Singh, who has earned master's degrees in business administration and strategic studies and is working on a doctorate in psychology from Capella University, says it took her years to realize that she was worthy of her successes.

"If I can help someone else, just one person, to not have to go through that whole thought process that I have, and that takes so long, and they could be successful a whole lot sooner, or they can at least be happy with themselves, then I need to speak out, to talk about it now.

"I want to be a transparent leader. I want to be able to save someone from maybe thinking of taking their own life because they feel like they have no other choice."


Singh says she also has raised her experience with commanders to reinforce that they should take reports of assaults seriously.

The advocacy group Protect Our Defenders is sharply critical of the way the military has handled sexual assault. Nancy Parrish, president of the organization, praised Singh.

"We salute Brig. Gen. Linda Singh's bravery in coming forward and speaking out about her assault," she said. "Survivors should be at the forefront of the conversation of how to put an end to epidemic of sexual assault in the ranks."

Adkins said the guard is "fortunate to have General Singh and other leaders of her caliber at all levels of our organization who aggressively fight to ensure the threat of sexual assault is eliminated from our ranks and that victims receive the best support and care available."

Singh is the first woman and the first African-American to command the Maryland Army National Guard. (Her counterpart in the Maryland Air National Guard, Brig. Gen. Allyson Solomon, is the first woman and the first African-American to fill that role.)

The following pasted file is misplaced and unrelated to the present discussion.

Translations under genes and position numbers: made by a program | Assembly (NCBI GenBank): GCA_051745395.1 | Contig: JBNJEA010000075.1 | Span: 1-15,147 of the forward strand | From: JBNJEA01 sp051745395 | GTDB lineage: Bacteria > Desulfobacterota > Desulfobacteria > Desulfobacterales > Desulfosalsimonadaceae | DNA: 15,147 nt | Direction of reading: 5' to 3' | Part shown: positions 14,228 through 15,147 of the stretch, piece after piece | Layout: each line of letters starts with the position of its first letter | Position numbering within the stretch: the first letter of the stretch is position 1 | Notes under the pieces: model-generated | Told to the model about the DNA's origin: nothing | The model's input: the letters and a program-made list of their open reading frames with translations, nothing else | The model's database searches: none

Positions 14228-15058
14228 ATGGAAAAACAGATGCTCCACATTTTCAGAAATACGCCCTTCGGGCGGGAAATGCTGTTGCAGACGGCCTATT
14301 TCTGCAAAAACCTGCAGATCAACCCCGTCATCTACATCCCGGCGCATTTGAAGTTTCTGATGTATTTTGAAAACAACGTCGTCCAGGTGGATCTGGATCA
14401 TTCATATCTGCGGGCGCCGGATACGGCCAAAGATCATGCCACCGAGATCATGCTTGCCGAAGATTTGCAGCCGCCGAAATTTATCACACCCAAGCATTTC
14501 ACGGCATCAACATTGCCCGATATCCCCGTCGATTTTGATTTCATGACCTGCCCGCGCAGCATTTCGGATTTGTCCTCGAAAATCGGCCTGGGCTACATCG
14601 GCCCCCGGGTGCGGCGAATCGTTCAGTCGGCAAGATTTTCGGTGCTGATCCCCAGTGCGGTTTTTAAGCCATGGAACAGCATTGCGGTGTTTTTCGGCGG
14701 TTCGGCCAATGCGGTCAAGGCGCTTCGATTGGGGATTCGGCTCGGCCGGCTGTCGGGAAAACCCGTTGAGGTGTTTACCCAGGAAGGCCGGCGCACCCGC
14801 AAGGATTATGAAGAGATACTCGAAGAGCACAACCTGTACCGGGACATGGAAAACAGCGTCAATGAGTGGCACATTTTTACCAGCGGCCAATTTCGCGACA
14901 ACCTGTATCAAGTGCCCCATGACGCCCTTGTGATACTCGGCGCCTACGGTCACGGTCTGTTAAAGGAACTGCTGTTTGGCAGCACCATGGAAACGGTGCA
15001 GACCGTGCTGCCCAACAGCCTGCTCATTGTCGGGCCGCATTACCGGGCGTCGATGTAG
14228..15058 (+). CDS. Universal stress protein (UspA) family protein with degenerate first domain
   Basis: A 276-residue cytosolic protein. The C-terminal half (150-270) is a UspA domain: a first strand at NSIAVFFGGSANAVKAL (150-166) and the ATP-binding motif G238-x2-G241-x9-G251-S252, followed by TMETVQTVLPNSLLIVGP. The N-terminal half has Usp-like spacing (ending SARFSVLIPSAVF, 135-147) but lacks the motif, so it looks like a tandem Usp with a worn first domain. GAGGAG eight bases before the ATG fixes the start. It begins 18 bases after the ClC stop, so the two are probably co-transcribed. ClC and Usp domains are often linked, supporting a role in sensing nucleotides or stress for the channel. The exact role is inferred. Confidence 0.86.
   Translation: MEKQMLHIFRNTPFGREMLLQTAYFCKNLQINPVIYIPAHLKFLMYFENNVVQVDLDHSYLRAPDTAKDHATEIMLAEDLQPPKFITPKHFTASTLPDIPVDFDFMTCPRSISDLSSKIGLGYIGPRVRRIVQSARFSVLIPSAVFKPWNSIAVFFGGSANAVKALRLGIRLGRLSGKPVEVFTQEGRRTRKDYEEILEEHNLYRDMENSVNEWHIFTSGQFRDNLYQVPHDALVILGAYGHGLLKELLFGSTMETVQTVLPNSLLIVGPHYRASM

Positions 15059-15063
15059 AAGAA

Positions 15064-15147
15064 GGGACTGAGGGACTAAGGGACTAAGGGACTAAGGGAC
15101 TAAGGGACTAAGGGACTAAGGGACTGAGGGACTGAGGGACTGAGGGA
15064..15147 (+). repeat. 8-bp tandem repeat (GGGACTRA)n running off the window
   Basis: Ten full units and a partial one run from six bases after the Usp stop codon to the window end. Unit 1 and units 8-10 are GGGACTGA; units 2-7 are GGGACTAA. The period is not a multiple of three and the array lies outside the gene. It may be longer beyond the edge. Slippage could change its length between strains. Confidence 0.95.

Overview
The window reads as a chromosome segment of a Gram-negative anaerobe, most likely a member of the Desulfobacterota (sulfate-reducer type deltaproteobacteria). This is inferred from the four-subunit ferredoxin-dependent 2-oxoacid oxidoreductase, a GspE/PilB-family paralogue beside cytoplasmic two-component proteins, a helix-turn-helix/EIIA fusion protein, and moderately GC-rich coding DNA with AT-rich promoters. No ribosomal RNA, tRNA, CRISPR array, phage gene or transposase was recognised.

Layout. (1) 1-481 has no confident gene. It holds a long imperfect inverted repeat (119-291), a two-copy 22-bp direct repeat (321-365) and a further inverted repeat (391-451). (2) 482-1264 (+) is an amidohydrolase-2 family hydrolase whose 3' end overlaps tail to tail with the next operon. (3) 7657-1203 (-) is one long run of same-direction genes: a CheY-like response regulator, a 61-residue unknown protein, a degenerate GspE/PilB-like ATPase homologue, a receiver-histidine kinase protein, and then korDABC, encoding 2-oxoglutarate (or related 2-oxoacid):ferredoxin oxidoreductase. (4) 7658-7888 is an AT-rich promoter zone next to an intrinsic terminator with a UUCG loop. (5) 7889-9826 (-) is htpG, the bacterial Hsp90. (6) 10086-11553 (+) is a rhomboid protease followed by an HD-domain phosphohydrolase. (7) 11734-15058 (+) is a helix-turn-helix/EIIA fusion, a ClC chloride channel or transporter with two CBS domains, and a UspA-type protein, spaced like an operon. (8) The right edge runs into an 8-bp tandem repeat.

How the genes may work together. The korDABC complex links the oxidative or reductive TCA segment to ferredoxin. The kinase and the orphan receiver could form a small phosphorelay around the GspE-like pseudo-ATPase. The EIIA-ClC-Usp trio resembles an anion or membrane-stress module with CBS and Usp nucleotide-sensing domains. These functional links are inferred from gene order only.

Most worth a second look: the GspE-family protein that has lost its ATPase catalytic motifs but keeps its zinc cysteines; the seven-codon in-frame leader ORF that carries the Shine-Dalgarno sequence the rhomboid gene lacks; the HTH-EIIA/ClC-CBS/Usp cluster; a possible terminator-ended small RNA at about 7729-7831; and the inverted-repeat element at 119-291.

"It doesn't affect me in what I do," Singh said. "It affects me in what it means for the future. … It's really key right now to have someone that can be a role model for our younger leaders and just our young people, because many of them are looking to see, 'Well, how can I get to that level? If there's no one that looks like me at that level, then do I even have a chance?'"

Singh has led discussions of diversity both in the Army and among Accenture clients.

"It's really about diversity of people, diversity of capability and diversity of thought," she said. "And if I can help infuse that into the organization, then I know that we have the best leaders, we have the best people."

Singh works four days a week with Accenture and one with the guard. She chose her home in Prince George's County to be convenient to Baltimore, Annapolis, Washington and Northern Virginia.

She takes command of the Maryland Army National Guard as it transitions from a dozen years of war in Afghanistan and Iraq and deals with tightening budgets. It still will be expected to deploy to other countries and respond to disasters and other emergencies in the United States.

"We still have to maintain an operationally ready force," she said. "Because you can see with everything that's going on in the news, you never know when something's going to spike and you're going to be asked to fulfill that role."